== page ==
Illini basketball pushes past Yale to climb back to .500
December 10, 2015
Malcolm Hill pushed the ball and settled on the left wing. The 6-foot-6 swingman went through the legs to a crossover — a move patented by Tim Hardaway in the NBA during the 1990s — and then he was off to the races. A Maverick Morgan screen opened the floodgates for Hill, who only needed one more dribble before taking flight from a foot outside the restricted area and flushing it home over Yale’s Jack Montague.
Hill (20 points, seven assists, five rebounds) was in attack mode early and often in Illinois’ 69-65 win over Yale on Wednesday night. Meanwhile, shooting guard Kendrick Nunn (9-of-16 shooting, 28 points) continued his hot hand in his fifth game back in the lineup. He drilled 6-of-8 3-pointers to increase his season-average from beyond the arc to 49 percent.
Post-game, Hill gave credit to his backcourt mate.
“What I’ve seen out of Kendrick in these games is what I’ve seen over my years with him here,” Hill said. “All the hard work he puts in … it doesn’t surprise me at all. I’m happy for him. When we were freshmen, we talked about sticking with it, and to see the hard work pay off, I’m proud of him.”
Yale (5-4) hung with Illinois (5-5) for much of the first half until Hill and Morgan scored a combined 10 points during a three-minute span. The Illini entered the halftime locker room with a 33-25 lead thanks to their fast-paced play, forcing Bulldog turnovers and scoring points in transition. Yale coughed up the ball 15 times in the first period, and reigning Player of the Year Justin Sears was benched for picking up two early fouls.
Illinois continued its trend of allowing teams to creep back in the final 20 minutes of games. Yale went on a 12-2 run to begin the second half. Because their shots started to fall, the Bulldogs had more time to run back and position themselves in their defensive sets.
Sears (21 points, nine rebounds, two blocks, two steals), Makai Mason (15 points, five rebounds) and Brandon Sherrod (14 rebounds, six offensive) all contributed to the Yale comeback. A Nick Victor 3-pointer gave the Bulldogs a two-point edge before Hill knotted the game at 49 on a layup with nine minutes in regulation.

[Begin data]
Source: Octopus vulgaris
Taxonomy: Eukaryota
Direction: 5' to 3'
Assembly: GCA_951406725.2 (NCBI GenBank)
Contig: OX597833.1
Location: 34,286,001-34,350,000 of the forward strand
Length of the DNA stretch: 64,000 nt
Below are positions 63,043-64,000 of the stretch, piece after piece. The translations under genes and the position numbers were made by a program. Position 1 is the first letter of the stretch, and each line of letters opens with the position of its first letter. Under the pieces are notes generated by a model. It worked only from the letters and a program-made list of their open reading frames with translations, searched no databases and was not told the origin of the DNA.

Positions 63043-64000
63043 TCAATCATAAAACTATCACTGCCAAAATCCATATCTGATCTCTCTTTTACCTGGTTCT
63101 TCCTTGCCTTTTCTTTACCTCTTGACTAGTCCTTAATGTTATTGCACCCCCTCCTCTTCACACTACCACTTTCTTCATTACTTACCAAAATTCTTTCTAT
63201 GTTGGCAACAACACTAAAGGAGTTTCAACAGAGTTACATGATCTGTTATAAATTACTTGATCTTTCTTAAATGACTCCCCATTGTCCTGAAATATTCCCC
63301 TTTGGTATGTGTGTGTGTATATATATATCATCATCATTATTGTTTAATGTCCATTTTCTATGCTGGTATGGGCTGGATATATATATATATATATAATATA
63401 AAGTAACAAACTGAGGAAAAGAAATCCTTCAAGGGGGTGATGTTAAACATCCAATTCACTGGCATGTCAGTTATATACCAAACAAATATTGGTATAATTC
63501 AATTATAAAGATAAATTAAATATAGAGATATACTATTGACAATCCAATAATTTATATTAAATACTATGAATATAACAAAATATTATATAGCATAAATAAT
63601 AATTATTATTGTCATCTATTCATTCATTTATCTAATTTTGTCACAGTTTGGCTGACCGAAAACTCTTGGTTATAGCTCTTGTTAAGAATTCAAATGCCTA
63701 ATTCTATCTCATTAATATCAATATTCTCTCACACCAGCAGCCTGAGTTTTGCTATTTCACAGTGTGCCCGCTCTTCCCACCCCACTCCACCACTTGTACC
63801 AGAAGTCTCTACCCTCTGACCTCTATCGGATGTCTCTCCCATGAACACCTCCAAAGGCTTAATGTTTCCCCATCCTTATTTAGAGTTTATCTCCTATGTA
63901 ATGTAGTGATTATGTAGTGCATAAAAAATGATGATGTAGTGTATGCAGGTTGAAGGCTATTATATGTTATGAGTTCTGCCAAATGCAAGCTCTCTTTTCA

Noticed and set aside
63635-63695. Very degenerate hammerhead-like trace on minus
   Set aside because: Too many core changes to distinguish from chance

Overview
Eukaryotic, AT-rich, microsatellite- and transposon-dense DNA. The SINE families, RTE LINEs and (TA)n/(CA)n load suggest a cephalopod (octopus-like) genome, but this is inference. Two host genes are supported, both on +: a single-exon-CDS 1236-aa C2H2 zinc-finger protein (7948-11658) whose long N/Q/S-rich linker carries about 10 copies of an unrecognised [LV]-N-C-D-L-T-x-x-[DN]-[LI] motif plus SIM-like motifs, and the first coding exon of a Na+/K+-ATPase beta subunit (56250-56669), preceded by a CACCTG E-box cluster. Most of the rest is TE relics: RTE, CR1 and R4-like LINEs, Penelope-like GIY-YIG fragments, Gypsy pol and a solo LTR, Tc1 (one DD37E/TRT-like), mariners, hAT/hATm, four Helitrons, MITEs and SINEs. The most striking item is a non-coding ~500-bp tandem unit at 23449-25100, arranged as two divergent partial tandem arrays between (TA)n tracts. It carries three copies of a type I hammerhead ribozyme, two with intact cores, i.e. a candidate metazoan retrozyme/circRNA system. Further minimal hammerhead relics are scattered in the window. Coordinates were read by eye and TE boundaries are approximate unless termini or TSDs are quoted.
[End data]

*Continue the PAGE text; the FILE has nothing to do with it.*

Yale would never regain its lead, but it would relapse its turnover issue. With the game on the line, the Bulldogs turned it over in three of their last four possessions.
“I was proud of the fact that we got punched in the mouth in the second half, and our guys really responded,” Groce said. “They just buckled down and made the plays we needed to make.”
Then chaos ensued as the Illini led 67-62 with fewer than 10 seconds to play. Yale had the ball, and suddenly there was a mad scramble for the rock as players converged on the floor of the lane. Somehow, Victor emerged from the dogpile and, still on the ground, flipped a pass to Mason for a 3-pointer to cut it to 67-65.
Mason’s shot gave Yale a glimmer of hope, but Nunn was cool and collected on the free throw line, sinking two from the charity stripe to extend Illinois’ lead to four and essentially end the game with 1.6 seconds left.
The Illini fought their way back to a .500 season record despite being out-rebounded 48-25. Seventeen of Yale’s boards came on the offensive end. Illinois made up for the deficit on the glass by taking care of the ball – Groce’s team finished with just five turnovers.
“I don’t know how many times I’ve won a game, as a coach, where we were out-rebounded (by that number),” Groce said.